The Lake District.
Today I want to look at a few of the places in the Lake District that have ties to Beatrix Potter.
While Beatrix was growing up, her family spent many holidays in the Lake District and she grew to love it. Her favorite places was a village called Sawrey near Lake Windermere.
When she grew up and was making an income from her books, she decided to buy a farm in Sawrey called Hill Top.
She arranged for an extension to be built onto the farmhouse so that the farm manager, John Cannon, could continue to live there and manage the farm.
At this time Beatrix was mostly still living in London with her parents and she spent as much time as she could visiting her new home. She renovated, created a beautiful garden, and decorated every inch of the house in a way that was delightful and special to her.
She used Hill Top as a background for many of the illustrations in her books.
In her will, Hill Top was left to the National Trust as well as the furnishings so that it would still look the same today.
It is open to the public to explore and I can't wait to go there!
Next door and behind Hill Top Farm is the Tower Bank Arms.
It is also a National Trust property and was featured in Beatrix' book The tale of Jemima Puddle Duck.
It is now a pub where you can go in to enjoy a meal, a drink, and it's rich history.
Another spot that was special to Beatrix would, of course, be her home with her husband William Heelis. They lived in Castle Cottage for thirty happy years.
From what I understand, you cannot go into Castle Cottage. But you can admire it from across the way.
Another home that Beatrix owned but did not live in was Yew Tree Farm.
This is the home that was used to represent Hill Top in the film Miss Potter and I will talk more about this home on Friday!
The Beatrix Potter Gallery in Hawkshead nearby is a 17th century building that was the former office of William, a solicitor.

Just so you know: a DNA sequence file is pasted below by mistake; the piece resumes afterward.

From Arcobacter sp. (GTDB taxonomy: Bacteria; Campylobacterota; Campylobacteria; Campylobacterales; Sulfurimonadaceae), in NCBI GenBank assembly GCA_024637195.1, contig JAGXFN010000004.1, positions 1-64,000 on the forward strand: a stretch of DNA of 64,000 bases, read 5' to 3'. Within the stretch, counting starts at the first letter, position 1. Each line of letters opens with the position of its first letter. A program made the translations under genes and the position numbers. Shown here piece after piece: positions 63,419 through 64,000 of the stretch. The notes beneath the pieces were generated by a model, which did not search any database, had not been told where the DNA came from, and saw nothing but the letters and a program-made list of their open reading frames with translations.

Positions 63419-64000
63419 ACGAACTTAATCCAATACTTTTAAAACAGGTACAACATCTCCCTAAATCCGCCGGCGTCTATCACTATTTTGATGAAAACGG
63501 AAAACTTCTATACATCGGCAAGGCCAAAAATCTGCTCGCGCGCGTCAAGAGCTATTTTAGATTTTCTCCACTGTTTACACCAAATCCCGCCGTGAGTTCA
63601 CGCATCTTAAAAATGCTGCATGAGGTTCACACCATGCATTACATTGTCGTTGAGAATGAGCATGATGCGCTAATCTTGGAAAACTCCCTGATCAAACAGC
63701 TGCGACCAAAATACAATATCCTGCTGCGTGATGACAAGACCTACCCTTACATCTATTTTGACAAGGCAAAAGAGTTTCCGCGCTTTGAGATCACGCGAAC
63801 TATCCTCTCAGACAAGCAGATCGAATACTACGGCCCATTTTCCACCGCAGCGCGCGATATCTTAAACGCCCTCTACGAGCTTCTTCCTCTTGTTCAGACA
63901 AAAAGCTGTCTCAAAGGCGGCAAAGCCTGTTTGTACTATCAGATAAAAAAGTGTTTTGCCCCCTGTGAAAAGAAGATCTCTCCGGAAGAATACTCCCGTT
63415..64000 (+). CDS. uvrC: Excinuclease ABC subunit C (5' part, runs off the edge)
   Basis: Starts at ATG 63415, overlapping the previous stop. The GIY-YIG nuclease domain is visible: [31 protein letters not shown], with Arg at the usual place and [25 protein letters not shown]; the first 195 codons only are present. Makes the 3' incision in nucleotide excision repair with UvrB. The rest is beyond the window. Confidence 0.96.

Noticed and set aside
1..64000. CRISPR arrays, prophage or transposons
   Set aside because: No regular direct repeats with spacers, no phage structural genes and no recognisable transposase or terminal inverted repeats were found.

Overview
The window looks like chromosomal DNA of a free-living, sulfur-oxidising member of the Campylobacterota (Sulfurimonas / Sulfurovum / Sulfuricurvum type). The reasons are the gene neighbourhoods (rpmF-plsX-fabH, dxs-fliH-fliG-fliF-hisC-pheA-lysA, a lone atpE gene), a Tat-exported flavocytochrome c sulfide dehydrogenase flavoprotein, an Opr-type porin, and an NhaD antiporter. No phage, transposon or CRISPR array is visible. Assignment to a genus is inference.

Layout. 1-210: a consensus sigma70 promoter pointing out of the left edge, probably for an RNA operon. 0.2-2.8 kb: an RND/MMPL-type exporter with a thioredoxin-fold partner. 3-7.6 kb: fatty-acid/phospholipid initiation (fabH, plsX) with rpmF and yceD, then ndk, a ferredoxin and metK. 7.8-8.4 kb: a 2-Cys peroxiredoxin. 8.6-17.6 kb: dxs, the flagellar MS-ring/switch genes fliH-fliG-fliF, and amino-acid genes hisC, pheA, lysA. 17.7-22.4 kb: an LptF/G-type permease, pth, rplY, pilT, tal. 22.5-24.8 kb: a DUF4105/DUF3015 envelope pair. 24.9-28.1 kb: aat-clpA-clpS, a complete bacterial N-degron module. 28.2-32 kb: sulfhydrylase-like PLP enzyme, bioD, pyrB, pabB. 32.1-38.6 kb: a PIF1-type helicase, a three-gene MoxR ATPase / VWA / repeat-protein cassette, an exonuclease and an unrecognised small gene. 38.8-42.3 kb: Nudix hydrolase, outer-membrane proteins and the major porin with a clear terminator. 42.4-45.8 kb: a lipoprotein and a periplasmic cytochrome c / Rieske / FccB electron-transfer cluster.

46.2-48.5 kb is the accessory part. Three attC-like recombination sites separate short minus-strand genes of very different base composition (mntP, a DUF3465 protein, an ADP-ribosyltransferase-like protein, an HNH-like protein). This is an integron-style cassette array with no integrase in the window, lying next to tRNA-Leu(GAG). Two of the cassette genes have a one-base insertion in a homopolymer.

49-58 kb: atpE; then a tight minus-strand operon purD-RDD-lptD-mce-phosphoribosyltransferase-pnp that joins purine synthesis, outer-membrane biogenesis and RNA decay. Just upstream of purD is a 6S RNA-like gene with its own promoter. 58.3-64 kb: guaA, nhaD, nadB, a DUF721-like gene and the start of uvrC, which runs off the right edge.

Here you can step inside and see an exhibition of Beatrix Potter's original drawings and water color pictures.
In Bowness on Windermere there is an attraction called The World of Beatrix Potter.
As far as I know, it doesn't have any particular historical value as a building and is just something that they have built to be a fun attraction.
It looks like it would be fun if you took kids to it as you can explore the stories and characters.
But I'm not sure I would take the time to see it as an adult without kids. It might be kind of fun but I'm not sure if it is a tourist trap kind of place or not.
Near Lake Windermere there is Wray Castle.
Wray Castle sits on the western side of Windermere. It was built in the 1840's for just two people to live in and was the first Lake District holiday home for Beatrix Potter and her family.
You can explore the castle and its grounds in all weather.
Beatrix' favorite lake in the area was Esthwaite Water.
It's very beautiful!
One of the things I look forward to the most when visiting the Lake District is just going on walks in these areas. I have a book, Walking with Beatrix Potter by Norman and June Buckley, that outlines a bunch of different walks that you can go on to see different things. It details the difficulty of the hike and the length and time it would take to do it.
And just for fun I am going to add one more location that is not in the Lake District.
Beatrix based her illustrations in The Tailor of Gloucester on the tailor's house situated close to Gloucester Cathedral in Gloucester. She used a local story about a tailor who tried to finish a waistcoat for the Mayor's wedding one Christmas Day as the basis for the story.
She later acknowledged this story as her personal favorite so it is kind of cool that you can visit the house of the tailor of Gloucester.
*If you were visiting the Lake District would you visit these sites?
*What is your favorite Beatrix Potter book?
*Have you ever been to the Lake District? (or Gloucester since I added that!)